Your activity seems like a kind of “advocacy” for Space Topics in your Country: Tell us about the engagement of Morocco in Space.
My country’s commitment goes back to a symbolic act that honors me as a Moroccan, which is the message carried by the team of Apollo 11 mission of his late Majesty King Hassan II and left on the lunar soil. This is an excerpt: May this spirit of peace permeate the Earth, and may the advancement of science enrich the great brotherhood of humankind.
In 2001, the Royal Center for Space Remote Sensing, a national entity in charge of studies and space programs, studied and launched in partnership with international partners ZARKAE AL YA MAMA – The Moroccan TUBSAT mounted on Zenit-2 rocket.
Since then, two national detection satellites’ Mohammed VI A’ and ‘Mohammed VI B’ have been launched from the space center of French Guiana on Arianespace VEGA rockets.
In the meantime, many Moroccan engineers and scientists working for government space agencies such as NASA or ESA regularly schedule training and initiation sessions in Morocco; the best known is Mr. Kamal Oudrhiri, head of the planetary studies department at NASA.
It goes without saying that the Moroccan telescope TRAPPIST-North, located at the observatory of Oukaimeden, continuously contributes relentlessly to scientific discoveries. The most emblematic of them is the contribution to the discovery of 3 of the seven planets orbiting the dwarf star TRAPPIST-1 in 2017.
The Kingdom of Morocco, my country, and I am sure, can contribute significantly to an even more effective integration of Africa in the various space programs and ensure a more sustainable and resilient development through the technological and scientific advances that the world of Space Exploration can offer.
From your words and your work, they seem to be a kind of “advocacy activity” regarding Space topics and studies. Would you talk about it?
I will answer you in the most straightforward way possible: A friend of mine, an engineer by training, and I have created the Moroccan Association for Space Studies. An entity whose primary mission will be to promote the world of Space Exploration among children and young people of my city and my country. We hope that through this association, we will be able to prepare the future executives of the future Royal Space Agency of Morocco.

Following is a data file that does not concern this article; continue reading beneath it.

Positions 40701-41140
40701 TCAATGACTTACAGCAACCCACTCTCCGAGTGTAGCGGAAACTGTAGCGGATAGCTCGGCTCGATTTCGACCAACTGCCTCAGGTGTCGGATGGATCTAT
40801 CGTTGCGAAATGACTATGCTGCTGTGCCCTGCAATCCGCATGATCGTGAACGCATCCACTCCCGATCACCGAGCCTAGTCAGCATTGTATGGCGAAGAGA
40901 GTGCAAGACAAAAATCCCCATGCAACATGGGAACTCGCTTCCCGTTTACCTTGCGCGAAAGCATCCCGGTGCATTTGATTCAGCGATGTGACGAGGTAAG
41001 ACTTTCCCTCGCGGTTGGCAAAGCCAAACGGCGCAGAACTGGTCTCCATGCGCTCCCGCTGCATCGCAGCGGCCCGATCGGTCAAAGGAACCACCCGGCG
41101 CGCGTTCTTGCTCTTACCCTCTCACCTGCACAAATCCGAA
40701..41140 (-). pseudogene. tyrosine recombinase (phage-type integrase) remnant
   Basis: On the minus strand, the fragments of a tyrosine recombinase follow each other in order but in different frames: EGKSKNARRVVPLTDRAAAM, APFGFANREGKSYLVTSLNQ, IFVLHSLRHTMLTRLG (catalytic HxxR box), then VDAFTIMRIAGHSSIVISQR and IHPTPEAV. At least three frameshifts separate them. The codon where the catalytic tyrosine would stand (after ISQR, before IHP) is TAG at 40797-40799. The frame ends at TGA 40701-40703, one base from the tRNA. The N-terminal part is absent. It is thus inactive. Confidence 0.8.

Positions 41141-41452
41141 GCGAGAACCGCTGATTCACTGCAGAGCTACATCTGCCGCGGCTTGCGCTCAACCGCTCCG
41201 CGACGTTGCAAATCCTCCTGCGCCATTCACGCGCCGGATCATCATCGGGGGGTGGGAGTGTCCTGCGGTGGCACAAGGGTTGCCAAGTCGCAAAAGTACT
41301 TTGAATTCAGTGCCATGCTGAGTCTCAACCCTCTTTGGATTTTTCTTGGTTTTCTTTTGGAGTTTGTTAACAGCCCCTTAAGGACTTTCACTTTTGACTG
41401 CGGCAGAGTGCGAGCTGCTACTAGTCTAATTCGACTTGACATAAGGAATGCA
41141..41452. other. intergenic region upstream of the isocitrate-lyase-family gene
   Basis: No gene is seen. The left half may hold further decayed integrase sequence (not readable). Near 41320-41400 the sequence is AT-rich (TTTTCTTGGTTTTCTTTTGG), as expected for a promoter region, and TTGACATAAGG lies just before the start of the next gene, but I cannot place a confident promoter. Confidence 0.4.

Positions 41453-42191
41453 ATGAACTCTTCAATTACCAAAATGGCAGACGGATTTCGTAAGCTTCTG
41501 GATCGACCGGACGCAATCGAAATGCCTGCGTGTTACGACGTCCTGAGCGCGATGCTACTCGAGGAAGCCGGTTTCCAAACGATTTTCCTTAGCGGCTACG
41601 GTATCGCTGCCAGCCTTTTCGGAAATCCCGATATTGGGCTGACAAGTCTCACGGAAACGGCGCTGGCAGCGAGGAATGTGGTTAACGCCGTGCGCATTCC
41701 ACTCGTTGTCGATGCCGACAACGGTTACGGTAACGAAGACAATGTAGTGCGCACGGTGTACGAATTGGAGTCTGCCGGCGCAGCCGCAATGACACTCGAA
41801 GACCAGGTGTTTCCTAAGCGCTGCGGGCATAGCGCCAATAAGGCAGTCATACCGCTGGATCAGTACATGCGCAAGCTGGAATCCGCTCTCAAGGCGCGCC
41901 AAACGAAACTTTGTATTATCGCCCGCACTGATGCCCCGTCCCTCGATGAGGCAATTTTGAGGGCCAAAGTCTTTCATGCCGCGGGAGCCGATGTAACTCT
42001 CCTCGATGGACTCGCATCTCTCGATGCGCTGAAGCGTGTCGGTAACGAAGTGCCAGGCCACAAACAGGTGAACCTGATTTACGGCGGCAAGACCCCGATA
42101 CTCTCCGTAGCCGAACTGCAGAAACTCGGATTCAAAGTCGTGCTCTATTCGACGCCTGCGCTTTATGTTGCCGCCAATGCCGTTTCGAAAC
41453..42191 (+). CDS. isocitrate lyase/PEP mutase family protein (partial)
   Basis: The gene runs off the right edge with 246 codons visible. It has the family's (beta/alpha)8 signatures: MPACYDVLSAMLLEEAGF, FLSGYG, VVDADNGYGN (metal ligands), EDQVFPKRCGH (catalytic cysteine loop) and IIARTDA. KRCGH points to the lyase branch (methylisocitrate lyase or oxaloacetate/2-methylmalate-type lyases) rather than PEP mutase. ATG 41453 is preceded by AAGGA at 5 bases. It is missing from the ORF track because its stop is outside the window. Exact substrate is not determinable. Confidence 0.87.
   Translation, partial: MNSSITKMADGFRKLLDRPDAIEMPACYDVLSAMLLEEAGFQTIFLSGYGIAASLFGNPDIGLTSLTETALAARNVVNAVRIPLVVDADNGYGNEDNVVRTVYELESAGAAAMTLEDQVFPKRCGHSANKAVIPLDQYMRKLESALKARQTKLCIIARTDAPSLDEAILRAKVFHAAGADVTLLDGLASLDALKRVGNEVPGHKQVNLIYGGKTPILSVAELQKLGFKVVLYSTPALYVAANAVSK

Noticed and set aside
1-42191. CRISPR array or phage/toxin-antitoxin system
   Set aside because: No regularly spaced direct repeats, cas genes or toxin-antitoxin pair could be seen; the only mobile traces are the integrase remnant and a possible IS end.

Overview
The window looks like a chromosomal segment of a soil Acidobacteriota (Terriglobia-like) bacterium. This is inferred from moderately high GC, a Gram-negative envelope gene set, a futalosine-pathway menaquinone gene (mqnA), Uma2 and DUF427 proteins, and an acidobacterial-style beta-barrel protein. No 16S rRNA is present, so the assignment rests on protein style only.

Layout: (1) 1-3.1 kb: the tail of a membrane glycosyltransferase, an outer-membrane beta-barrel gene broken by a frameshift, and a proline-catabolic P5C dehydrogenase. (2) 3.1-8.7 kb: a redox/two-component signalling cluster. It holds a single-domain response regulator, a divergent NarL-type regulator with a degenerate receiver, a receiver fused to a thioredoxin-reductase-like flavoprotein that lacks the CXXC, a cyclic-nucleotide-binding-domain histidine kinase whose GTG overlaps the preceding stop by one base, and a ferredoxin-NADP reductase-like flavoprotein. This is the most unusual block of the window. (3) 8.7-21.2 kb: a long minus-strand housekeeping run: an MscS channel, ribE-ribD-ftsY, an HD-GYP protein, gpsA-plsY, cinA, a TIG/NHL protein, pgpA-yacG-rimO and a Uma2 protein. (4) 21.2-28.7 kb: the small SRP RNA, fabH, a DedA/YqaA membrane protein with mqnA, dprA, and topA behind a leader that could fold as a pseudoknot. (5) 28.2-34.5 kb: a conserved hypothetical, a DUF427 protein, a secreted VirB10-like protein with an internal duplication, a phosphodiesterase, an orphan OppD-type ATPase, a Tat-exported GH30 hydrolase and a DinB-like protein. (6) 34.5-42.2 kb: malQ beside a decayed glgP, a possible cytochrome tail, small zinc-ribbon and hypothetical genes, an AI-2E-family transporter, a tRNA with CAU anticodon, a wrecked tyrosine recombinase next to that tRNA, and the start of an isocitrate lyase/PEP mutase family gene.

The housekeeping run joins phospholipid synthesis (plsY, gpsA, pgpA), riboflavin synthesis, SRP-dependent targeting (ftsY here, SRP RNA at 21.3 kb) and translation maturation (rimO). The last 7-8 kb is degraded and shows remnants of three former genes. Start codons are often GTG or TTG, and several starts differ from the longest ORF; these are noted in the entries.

How was your experience with the School of Disruption?
My experience with the School of Disruption has been a disruptive one! Being one of the first to complete the SOD e-course ‘Space Architecture and Design’ almost a year ago has allowed me to be sure that the transversality of the space exploration world is real. The proof? In less than a year, we have been able to create a national organization to bring the children of my city and my country a little closer to this world that they consider a fairy tale; Thanks to you!
What do you think about integrating solutions like the courses hosted by the SoD in a career path?
Nowadays, many people want to innovate and conceive new perspectives on their jobs, and I am sure that SOD e-courses can be a significant asset for that!
School of Disruption is launching DEEP IMPACT, a program providing developing countries’ students Scholarships for its e-courses. An action aiming at empowering tertiary education opportunities for everyone, especially in early-stage topics like the ones shared by our experts in our offering. What do you think about the program?
As a southern-Hemisphere Space exploration researcher and as a space architecture researcher from Morocco, Africa, the relevance of the objectives of the DEPP IMPACT program is as crucial for Africa’s sustainable development as it is for the development of the various scientific programs presented by the SOD e-courses on the African continent. Let me explain. In Architecture, the additive technology of 3D printing can solve one of Africa’s significant urban and climatic challenges by offering 3D printing programs in clay (a local African material); the SOD ‘3D printing’ e-course can be a program that will set this dynamic.